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Film review: New ‘Teenage Mutant Ninja Turtles’ is too chaotic to be entertaining

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Leonardo and Donatello (below) fight evil in the new, completely over-the-top, Teenage Mutant Ninja Turtles.
Jeffrey M. Anderson

Two stars

Teenage Mutant Ninja Turtles Megan Fox, Will Arnett, William Fichtner. Directed by Jonathan Liebesman. Rated PG-13. Opens Friday.

The animated character of intrepid reporter April O’Neil in the 1980s Teenage Mutant Ninja Turtles cartoon series was an unlikely, vaguely inappropriate hottie, so when it came time to cast a real-life actress for this part, who better than the cartoonishly hot Megan Fox?

Sadly, that masterstroke is about as good as the new live-action Teenage Mutant Ninja Turtles gets. Michael Bay is on board as a producer, and whereas Fox earned career points for dropping out of Bay’s blockheaded Transformers series after the second film, she has now lost them for leaping back into his employ. Perhaps worse, Jonathan Liebesman is at the helm; his last two movies were Battle: Los Angeles and Wrath of the Titans, two prime examples of moronic yet suffocatingly serious action films. Perhaps the best that can be said for Turtles is that it at least drops the seriousness. (That, and it’s much better than Transformers: Age of Extinction.)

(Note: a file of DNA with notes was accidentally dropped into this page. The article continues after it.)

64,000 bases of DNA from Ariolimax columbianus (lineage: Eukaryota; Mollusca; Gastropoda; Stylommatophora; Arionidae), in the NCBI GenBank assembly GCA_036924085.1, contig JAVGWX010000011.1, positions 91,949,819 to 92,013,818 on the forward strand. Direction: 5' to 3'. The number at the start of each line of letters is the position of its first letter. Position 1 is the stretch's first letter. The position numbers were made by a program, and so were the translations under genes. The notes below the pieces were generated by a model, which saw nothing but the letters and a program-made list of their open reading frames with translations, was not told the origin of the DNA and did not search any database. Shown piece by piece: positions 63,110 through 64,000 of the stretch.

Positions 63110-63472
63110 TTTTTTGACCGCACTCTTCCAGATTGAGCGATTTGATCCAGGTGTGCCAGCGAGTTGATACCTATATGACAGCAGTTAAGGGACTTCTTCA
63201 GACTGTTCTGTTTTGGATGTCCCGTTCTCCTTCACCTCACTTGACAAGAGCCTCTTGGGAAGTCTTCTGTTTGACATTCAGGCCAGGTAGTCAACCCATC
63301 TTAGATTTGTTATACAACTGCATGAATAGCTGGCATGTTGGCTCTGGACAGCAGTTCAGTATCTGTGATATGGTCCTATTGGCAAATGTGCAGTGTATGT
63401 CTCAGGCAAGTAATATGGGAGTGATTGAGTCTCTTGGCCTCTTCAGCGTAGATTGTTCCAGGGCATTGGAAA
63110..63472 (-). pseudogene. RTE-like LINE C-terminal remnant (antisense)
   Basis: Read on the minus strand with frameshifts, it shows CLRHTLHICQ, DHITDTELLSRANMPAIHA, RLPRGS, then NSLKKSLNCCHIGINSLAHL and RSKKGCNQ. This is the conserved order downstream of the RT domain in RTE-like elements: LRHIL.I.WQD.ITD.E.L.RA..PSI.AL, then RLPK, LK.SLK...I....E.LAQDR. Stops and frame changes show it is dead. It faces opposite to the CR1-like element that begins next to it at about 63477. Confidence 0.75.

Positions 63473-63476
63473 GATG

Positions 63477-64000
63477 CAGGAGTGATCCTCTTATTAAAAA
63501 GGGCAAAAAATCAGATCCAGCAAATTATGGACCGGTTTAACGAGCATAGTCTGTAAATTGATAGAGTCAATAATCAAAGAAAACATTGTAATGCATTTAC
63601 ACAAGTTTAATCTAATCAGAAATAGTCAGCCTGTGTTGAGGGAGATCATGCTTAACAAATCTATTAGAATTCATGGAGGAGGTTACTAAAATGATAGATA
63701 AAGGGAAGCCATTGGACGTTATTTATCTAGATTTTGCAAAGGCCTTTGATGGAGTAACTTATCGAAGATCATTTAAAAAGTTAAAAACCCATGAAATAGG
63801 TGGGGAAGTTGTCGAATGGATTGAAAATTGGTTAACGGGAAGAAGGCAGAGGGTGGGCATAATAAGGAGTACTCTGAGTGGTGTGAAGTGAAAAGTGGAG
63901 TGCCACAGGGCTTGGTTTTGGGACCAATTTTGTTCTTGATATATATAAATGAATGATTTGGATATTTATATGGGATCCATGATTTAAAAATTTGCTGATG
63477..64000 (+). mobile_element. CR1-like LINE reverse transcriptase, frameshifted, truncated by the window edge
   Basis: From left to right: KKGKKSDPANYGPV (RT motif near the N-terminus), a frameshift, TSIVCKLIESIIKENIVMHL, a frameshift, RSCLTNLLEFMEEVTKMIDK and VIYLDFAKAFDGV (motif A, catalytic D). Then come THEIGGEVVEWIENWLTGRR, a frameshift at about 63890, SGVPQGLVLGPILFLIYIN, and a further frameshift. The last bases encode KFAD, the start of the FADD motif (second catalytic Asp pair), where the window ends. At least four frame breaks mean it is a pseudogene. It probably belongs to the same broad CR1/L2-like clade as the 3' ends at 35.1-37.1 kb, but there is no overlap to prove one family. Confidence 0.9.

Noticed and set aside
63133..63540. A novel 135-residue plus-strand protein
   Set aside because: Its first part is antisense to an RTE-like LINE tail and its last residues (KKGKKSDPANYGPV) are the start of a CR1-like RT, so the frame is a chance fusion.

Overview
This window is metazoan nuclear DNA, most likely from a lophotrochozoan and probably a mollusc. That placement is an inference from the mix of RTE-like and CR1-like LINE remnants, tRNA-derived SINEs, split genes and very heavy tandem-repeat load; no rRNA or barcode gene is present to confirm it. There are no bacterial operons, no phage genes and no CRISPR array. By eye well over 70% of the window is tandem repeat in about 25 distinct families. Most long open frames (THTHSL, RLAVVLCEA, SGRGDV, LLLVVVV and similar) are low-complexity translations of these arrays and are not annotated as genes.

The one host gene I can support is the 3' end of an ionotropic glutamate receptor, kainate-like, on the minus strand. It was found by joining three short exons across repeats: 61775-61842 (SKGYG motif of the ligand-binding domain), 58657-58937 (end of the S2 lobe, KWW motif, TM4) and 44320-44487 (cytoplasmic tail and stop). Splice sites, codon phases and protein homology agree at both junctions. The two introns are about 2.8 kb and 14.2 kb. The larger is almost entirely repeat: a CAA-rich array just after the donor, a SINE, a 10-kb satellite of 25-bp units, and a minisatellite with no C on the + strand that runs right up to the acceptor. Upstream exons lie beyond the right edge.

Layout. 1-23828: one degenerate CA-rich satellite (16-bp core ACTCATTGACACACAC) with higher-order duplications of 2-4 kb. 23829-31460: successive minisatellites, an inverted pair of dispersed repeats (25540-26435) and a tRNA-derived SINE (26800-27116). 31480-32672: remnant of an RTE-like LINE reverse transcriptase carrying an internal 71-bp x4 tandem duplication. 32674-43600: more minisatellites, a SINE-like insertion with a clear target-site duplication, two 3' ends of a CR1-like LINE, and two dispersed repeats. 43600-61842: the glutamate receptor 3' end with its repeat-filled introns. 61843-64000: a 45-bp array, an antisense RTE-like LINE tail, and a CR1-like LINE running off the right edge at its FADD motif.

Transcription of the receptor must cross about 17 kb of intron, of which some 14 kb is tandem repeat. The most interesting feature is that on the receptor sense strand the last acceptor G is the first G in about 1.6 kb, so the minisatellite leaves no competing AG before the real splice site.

This is the fifth official Turtles movie, in addition to numerous TV shows and video games, and it starts the story over again. Our four mutant ninjas, Raphael, Leonardo, Michelangelo and Donatello, have been raised in the sewers by their master, a mutant rat called Splinter (voiced by Tony Shalhoub). They’re not supposed to surface, but they do so when the evil organization known as the Foot Clan takes some hostages in a subway.

This leads to the “secret” villain—and as soon as you see his face, you’ll know who he is—re-engaging his plan to inflict all of New York City with a terrible disease, and then suddenly turning up with the cure (which is in the Turtles’ bloodstream). This plan will make him “stupid rich,” but the key word there is not “rich.”

Liebesman pitches everything at a kind of constant thrum. Jokes, fights, character development and crucial plot twists are all hurled at the camera like a howling hurricane. The concepts of rhythm, storytelling or rest periods seem completely alien to him. Not even funnyman Will Arnett is given space or time to get a decent one-liner across.

If that’s not enough, the Turtles have now been designed to look more “realistic,” i.e., less cartoonish. But now they’re also less adorable, less comical. They look, frankly, kind of creepy. The original Turtles first appeared, in comic book form, back in 1984, and if the new movie serves any purpose, it makes those original stories and cartoons, and even the first 1990 movie, seem rather brilliant by comparison.

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